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Discussion Starter · #1 ·
I bought a 2021 Model Y with a cracked octovalve. It was in an accident so not under warranty. I took the octovalve out and plasti-welded the crack. I put it back in the car but now there is air in the system (I think) and the two pumps keep running. I left it for 24 hours thinking it will bleed the air out by itself but all I got was pumps that might be broken (they were squeaking most likely because they were running dry). I tried unplugging the top hoses and pouring glycol into them directly, I tried turning the ac/heat on (the car does not produce any heat nor does the ac work).

It used to be that you turn the car off (disconnect the 12v battery and take out the emergency loop/disconnect) but with the Model Y it’s almost impossible to turn it off - the car is fully functional without the 12v battery and you need to cut the emergency loop, you can’t disconnect it). Anyhow, if you turn the off the car and turn it back on, it checks all the systems including the pumps and valves and in essence purges itself. At least that is theory on the older Teslas. But since I can’t turn off the car I have no idea how to purge the air from the cooling system. Any ideas?

I did try “resetting” the system - unplugging the 12v and the emergency loop - this will (supposedly) cycle the valves and purge the system, but this did not work.
 

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Tesla uses their toolbox to initiate a "bleed" program for this. Sorry that doesn't help much.
 

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Discussion Starter · #6 ·

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Actually I figured this part out. If you disconnect this plug the car acts the same way as if the emergency loop was cut - it powers down. After reconnecting the car does the initial cycle of checking the system but it did not fix the air in the system.
Try what I suggested above - starting the car charging makes the coolant pump activate (I guess the car wants to make sure it's working properly) but it will time out in a few seconds if the charging isn't generating much heat. But then if you open one of the front car doors and switch on the A/C system, the coolant pump reactivates to balance the system temperature - maybe so the coolant doesn't freeze?

If that doesn't work you can always try disconnecting the coolant pump from the car''s power, and running it manually from a separate 12v source, but that's very risky if you're not careful.
 

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Discussion Starter · #8 ·
It’s a good idea but that does not work. There are two pumps on the “octovalve” (I’m calling it octovalve but attached to the aluminum-plastic monster are multiple sensors, one octovalve, and two pumps). the two pumps are running constantly so that’s not a problem. The problem is that they are running dry. I ended up unplugging them so they don’t burn out. But over the last few days I go in the garage, plug them in (I can hear them turn on) try few things (like pouring the glycol into different coolant lines to prime the pumps or cycling the system to open the octovalves or turn on AC or turn on high heat…). But still air in the system. I’m sure the techs have a way to do it and it might be as someone pointed out with software “toolbox.” I’m hoping not so I can do it in my garage. But thanks for the advice.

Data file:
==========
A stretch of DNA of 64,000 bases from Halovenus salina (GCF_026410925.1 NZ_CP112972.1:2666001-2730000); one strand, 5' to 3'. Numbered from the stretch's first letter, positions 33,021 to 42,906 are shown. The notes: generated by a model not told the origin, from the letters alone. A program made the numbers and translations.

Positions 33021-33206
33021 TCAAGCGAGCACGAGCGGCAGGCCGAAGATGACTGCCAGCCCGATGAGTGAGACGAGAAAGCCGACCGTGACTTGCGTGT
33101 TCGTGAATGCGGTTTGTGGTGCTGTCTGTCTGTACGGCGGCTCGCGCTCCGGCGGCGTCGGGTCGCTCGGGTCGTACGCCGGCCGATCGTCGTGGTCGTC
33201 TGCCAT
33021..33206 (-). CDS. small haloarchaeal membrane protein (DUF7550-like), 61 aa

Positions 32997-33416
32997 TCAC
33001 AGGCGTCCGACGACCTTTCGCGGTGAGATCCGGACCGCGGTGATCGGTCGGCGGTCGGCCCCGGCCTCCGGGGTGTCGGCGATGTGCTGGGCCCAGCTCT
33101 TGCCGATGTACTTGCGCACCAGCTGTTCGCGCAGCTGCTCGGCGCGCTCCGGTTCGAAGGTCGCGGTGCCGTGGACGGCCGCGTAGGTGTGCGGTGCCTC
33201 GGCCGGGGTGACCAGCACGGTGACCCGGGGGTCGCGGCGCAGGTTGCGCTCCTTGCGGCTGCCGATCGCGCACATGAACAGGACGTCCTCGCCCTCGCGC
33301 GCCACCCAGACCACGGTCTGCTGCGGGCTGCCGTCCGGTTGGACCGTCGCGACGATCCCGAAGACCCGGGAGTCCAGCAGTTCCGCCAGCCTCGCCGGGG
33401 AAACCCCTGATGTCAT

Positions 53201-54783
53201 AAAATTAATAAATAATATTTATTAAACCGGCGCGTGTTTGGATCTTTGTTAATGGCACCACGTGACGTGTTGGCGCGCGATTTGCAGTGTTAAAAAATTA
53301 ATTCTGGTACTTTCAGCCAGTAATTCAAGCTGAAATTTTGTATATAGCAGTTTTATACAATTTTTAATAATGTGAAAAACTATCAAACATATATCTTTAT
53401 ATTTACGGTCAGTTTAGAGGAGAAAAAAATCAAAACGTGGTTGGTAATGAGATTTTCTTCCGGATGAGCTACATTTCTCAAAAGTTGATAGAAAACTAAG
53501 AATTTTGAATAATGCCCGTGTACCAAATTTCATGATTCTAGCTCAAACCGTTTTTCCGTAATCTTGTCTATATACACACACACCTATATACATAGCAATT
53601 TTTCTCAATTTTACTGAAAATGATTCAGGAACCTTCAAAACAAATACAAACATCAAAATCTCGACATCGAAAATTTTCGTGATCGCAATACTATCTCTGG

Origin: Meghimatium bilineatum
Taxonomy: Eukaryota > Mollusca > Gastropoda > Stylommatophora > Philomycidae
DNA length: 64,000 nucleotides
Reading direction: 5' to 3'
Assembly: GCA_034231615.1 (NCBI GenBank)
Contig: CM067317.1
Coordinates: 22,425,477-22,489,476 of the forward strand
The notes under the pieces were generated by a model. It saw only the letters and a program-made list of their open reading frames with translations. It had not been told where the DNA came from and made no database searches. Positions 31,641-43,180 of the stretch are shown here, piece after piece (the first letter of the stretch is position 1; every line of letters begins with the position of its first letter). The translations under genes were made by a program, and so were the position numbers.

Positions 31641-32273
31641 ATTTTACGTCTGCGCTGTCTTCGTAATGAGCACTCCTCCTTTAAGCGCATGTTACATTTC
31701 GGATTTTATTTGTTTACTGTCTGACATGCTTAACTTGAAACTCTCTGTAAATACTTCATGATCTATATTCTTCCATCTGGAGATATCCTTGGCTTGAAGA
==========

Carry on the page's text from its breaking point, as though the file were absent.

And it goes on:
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The traditional way to bleed any fluid system is to open up the highest point (whichever reservoir is highest) to allow the air to move that way, and then refill coolant as the air expulsion causes it to drop. I'm sure Tesla has a way to cycle the pumps in sequence to do that, but if you can't, this is the next best way.
 

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I bought a 2021 Model Y with a cracked octovalve. It was in an accident so not under warranty. I took the octovalve out and plasti-welded the crack. I put it back in the car but now there is air in the system (I think) and the two pumps keep running. I left it for 24 hours thinking it will bleed the air out by itself but all I got was pumps that might be broken (they were squeaking most likely because they were running dry). I tried unplugging the top hoses and pouring glycol into them directly, I tried turning the ac/heat on (the car does not produce any heat nor does the ac work).

It used to be that you turn the car off (disconnect the 12v battery and take out the emergency loop/disconnect) but with the Model Y it’s almost impossible to turn it off - the car is fully functional without the 12v battery and you need to cut the emergency loop, you can’t disconnect it). Anyhow, if you turn the off the car and turn it back on, it checks all the systems including the pumps and valves and in essence purges itself. At least that is theory on the older Teslas. But since I can’t turn off the car I have no idea how to purge the air from the cooling system. Any ideas?

I did try “resetting” the system - unplugging the 12v and the emergency loop - this will (supposedly) cycle the valves and purge the system, but this did not work.
I was able to charge my 2021 M3 coolant pumps by lightly pressurizing the reservoir thereby forcing Zerex G48 coolant into the system. The pumps quieted down almost immediately.
 
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